# How to limit numpy float computation precision

I am using numpy to calculate camera images, which would be represented by unsigned integer grayvalues. I would like to limit the floating point accuracy, in order to speed up the computation. So as an example, say I'm calculating the image formed by the intensity distribution of a gaussian beam:

``````import numpy as np
import matplotlib.pyplot as plt

nx = 1000
ny = 1000
px = 5e-3

x = np.linspace(0, nx * px)
y = np.linspace(0, ny * px)

X, Y = np.meshgrid(x, y)

xc = x[-1] / 2
yc = y[-1] / 2
sigma = 1

gauss_profile = np.exp(-(np.square(X - xc) + np.square(Y - yc)) / sigma**2)
print(gauss_profile.dtype)

bitdepth = 12
gauss_profile *= 2**bitdepth - 1
camera_image = gauss_profile.astype(np.uint16)

#%% plot image
fig = plt.figure()
grey_cmap = plt.get_cmap('gray')
im = ax.imshow(camera_image,
cmap=grey_cmap,
extent=(0, nx * px,
0, ny * px))
plt.xlabel('x (mm)')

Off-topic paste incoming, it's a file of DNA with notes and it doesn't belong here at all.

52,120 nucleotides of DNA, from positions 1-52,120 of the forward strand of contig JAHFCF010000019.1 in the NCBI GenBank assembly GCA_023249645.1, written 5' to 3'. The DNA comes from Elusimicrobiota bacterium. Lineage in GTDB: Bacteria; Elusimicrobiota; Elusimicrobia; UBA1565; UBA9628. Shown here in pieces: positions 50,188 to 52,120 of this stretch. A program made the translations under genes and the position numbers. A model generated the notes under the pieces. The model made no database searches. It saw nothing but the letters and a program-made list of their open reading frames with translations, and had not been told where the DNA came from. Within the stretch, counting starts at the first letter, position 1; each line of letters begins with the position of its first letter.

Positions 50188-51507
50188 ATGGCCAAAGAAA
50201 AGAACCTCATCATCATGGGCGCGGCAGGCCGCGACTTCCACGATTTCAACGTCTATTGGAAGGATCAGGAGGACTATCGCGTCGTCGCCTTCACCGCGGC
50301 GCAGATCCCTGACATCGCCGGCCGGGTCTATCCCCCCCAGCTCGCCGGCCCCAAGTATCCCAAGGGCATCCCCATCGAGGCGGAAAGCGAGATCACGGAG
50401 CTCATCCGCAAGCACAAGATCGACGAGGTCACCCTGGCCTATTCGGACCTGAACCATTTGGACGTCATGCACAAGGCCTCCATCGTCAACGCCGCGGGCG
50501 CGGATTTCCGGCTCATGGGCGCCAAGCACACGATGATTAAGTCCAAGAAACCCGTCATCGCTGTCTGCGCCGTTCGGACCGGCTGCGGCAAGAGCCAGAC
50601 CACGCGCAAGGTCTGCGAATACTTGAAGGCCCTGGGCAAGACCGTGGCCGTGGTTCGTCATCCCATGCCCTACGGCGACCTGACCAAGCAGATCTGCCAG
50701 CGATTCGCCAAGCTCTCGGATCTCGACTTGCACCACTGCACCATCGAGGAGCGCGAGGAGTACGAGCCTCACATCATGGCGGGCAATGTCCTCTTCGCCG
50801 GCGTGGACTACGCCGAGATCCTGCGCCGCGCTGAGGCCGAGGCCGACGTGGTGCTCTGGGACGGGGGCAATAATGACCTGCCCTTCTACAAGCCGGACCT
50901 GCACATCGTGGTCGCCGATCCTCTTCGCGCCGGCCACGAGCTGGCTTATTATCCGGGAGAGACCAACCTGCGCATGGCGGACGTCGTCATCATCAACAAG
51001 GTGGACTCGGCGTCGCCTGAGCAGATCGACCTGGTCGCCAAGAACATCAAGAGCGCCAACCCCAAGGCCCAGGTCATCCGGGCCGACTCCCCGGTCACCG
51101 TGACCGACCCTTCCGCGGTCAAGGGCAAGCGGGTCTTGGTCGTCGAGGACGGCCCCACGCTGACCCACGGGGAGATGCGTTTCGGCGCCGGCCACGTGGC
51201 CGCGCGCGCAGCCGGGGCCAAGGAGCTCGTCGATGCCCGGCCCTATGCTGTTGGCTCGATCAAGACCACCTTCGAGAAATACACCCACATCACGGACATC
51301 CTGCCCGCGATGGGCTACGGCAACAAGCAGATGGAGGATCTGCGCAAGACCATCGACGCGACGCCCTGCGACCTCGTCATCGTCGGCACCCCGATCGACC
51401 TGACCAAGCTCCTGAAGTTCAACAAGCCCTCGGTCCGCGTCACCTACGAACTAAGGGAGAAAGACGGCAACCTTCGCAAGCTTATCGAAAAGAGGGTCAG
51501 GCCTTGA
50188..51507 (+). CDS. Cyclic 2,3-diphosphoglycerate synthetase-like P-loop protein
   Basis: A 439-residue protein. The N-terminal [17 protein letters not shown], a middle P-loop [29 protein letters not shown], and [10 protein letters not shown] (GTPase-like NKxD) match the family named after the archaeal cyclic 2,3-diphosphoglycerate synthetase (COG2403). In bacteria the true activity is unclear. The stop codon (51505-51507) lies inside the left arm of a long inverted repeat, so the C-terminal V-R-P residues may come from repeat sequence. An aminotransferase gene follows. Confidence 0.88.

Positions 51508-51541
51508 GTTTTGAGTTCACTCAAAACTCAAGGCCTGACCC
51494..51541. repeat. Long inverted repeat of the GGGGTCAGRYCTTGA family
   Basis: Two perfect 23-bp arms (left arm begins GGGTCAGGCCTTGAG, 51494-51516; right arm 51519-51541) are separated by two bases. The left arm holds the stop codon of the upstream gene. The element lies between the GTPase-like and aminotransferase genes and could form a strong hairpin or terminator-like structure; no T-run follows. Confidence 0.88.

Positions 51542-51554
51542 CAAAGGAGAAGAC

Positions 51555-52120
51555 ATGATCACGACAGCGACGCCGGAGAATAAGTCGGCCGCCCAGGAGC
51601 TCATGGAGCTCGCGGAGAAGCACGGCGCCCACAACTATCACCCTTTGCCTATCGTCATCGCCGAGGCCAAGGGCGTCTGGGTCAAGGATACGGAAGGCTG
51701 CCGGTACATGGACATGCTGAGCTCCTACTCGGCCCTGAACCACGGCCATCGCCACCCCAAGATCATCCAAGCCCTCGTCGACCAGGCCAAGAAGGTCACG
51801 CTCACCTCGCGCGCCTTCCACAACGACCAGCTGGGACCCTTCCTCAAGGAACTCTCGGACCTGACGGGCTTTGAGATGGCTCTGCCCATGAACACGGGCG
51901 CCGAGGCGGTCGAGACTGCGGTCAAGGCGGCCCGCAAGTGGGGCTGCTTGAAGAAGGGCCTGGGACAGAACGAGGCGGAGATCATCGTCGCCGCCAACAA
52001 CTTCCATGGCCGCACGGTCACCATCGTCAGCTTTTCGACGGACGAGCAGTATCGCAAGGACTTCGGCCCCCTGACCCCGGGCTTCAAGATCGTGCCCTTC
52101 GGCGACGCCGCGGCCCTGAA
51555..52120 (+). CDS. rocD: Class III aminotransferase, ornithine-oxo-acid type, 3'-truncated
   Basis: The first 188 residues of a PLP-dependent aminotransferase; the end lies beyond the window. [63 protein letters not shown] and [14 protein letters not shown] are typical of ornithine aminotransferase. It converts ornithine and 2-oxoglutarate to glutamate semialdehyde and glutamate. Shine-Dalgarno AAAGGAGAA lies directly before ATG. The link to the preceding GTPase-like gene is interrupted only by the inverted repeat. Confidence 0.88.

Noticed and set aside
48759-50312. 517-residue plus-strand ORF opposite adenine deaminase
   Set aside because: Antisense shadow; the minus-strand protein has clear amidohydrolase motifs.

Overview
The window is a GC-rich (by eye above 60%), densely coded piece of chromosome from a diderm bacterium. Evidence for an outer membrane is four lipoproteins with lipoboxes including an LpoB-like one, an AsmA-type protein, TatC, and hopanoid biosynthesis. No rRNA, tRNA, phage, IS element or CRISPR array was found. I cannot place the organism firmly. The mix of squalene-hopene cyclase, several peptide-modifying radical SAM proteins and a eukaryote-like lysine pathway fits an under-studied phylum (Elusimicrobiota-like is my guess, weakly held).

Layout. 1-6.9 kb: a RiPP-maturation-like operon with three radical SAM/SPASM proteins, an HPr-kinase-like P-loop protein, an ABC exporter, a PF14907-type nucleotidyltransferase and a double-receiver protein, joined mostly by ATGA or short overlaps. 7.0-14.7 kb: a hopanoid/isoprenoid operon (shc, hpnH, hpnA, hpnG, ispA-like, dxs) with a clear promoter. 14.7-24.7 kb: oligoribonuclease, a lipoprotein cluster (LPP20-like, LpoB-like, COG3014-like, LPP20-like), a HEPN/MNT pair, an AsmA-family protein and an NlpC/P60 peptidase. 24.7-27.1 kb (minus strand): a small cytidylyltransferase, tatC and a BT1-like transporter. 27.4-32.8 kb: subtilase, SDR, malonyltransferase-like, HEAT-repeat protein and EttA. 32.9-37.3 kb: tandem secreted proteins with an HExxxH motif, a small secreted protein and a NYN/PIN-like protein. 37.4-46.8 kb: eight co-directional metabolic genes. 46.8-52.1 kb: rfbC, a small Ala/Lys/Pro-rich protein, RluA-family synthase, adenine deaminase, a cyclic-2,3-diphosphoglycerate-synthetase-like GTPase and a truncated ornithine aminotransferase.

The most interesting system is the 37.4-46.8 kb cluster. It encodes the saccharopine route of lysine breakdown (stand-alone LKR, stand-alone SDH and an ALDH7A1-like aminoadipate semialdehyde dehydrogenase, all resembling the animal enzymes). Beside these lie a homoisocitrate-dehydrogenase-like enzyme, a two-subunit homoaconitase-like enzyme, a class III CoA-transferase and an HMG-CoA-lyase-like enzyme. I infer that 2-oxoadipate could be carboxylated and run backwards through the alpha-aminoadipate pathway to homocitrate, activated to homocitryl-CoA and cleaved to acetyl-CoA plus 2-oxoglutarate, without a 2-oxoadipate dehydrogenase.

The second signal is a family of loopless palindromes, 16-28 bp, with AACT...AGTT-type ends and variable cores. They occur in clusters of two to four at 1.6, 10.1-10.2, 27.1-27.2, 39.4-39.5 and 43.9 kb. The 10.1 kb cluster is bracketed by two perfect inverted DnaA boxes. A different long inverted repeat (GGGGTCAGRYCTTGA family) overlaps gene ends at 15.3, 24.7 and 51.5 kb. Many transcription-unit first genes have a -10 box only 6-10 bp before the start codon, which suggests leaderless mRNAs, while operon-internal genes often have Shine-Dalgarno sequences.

plt.ylabel('y (mm)')
plt.colorbar(im)
``````

Is there any way to have gauss_profile not be calculated with float64 precision, but rather a minimum resolution which is enough to get the desired gray value? So far, I tried initializing the array before and passing it to the `out` keyword in the np.exp call, but this resulted in a TypeError or ValueError depending on the dtype. Is there any other way to accelerate this computation?

• @AKX that's why it's a comment, I can't guarantee that it would work for OP's purpose. – Quang Hoang Apr 12 at 15:16
• My laptop is able to compute 2000 of those `camera_image`s in 0.22 seconds. Are you running this on some very constrained device, or do the parameters change a lot..? – AKX Apr 12 at 15:17
• @AKX. Premature optimization... – Mad Physicist Apr 12 at 15:18
• @Richard In this case, simplifying your use case for SO was probably not the right call, then :-) So what exactly would you do with a `camera_image`? Would you be able to just slap an `lru_cache` decorator on the function that computes it? – AKX Apr 12 at 16:19
• @Richard It would have been useful to know that in your original question, you know. ;-) Either way, what if you consider this "aperture image" a "brush" (that you can easily cache with just a handful of arguments) that you can then paint onto your camera image with a simple `+=` operation? – AKX Apr 20 at 9:05